A search and rescue operation launched by the Armenian Ministry of Emergency Situations has yielded no results so far. Officials said it has been seriously hampered by a persisting danger of another landslide that could be caused by the use of heavy machinery.
“Geologists and seismologists are working together to determine the firmness of the ground. That’s very important to us,” Emergency Situations Minister Armen Yeritsian told RFE/RL’s Armenian service (Azatutyun.am).
Speaking at the scene of the natural disaster, Yeritsian said that the rescuers tried to locate the missing persons, two of them Georgian citizens, through mobile phones but to no avail.
Armen Ghularian, governor of the northern Tavush region encompassing the landslide-hit area, confirmed reports that relatives of the missing have complained about what they see as a slow pace of the rescue efforts. He said he met and assured them that the authorities are doing their best to find their loved ones.
“I can understand those people. They have lost their loved ones,” said Ghularian.
Of 35 vehicles reportedly buried by a wave of mud and rock only 11 cars and four trucks were unearthed as of Wednesday evening. The cars were retrieved with the help of military helicopters that were sent to the area on Tuesday.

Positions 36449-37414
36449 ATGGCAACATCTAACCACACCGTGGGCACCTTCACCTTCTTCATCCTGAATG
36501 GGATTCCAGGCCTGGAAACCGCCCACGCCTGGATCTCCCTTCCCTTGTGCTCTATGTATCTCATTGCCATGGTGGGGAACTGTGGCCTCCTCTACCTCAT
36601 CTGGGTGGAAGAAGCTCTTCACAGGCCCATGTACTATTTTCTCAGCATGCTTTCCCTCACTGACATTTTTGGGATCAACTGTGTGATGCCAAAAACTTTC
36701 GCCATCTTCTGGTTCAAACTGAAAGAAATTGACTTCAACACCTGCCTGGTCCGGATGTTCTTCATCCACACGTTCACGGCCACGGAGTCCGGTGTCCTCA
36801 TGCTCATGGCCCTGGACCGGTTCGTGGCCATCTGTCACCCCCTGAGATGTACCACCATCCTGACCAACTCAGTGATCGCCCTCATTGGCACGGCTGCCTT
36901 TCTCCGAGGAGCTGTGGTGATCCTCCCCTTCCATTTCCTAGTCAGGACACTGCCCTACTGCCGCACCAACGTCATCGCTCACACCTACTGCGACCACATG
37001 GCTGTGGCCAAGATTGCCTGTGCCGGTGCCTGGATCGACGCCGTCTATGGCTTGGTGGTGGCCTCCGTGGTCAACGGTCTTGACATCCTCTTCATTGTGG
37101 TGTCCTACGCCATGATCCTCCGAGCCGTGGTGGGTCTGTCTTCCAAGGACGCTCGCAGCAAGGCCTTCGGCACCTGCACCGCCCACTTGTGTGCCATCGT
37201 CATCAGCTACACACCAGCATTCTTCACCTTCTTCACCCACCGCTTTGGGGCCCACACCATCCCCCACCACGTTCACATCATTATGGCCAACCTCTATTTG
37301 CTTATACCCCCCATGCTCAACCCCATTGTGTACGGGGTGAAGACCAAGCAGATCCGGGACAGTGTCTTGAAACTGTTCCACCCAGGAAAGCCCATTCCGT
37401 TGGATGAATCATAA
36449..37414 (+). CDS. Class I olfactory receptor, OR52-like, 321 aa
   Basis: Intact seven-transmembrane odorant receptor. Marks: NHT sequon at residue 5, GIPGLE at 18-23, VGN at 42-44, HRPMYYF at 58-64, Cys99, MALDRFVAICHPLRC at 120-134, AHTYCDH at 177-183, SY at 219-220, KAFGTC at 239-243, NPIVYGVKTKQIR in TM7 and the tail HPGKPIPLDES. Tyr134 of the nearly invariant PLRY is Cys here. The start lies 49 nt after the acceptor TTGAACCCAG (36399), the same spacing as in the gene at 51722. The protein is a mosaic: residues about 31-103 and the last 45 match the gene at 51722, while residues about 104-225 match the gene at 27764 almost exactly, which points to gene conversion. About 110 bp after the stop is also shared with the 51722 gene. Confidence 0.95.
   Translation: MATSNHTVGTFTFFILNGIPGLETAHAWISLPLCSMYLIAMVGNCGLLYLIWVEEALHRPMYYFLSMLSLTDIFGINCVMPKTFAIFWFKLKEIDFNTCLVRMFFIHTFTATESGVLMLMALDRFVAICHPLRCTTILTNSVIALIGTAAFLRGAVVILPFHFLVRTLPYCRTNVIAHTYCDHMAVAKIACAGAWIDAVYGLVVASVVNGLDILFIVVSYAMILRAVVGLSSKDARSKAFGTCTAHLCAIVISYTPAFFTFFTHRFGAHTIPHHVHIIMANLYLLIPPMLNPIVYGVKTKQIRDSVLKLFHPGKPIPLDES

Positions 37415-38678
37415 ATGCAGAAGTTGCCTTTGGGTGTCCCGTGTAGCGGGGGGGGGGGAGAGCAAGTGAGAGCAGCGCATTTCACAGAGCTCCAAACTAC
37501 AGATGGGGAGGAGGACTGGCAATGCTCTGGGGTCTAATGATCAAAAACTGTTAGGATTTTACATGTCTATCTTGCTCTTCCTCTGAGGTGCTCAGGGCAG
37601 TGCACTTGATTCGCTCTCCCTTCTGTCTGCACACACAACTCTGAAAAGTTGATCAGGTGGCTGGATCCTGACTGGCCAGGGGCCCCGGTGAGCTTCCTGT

The rescuers used railroad cranes to pull out the other, much heavier vehicles. “Only railway cranes could pull them out,” said Levon Hakobian, deputy director of the national rail network.
The landslide, which followed heavy rain, submerged a 200-meter section of Armenia’s main highway leading to the Georgian border. Its reopening will take more time than initially thought.
Workers were repairing on Wednesday a nearby rural road bypassing the blocked highway section. Officials said that heavy trucks will not be allowed to use the temporary bypass.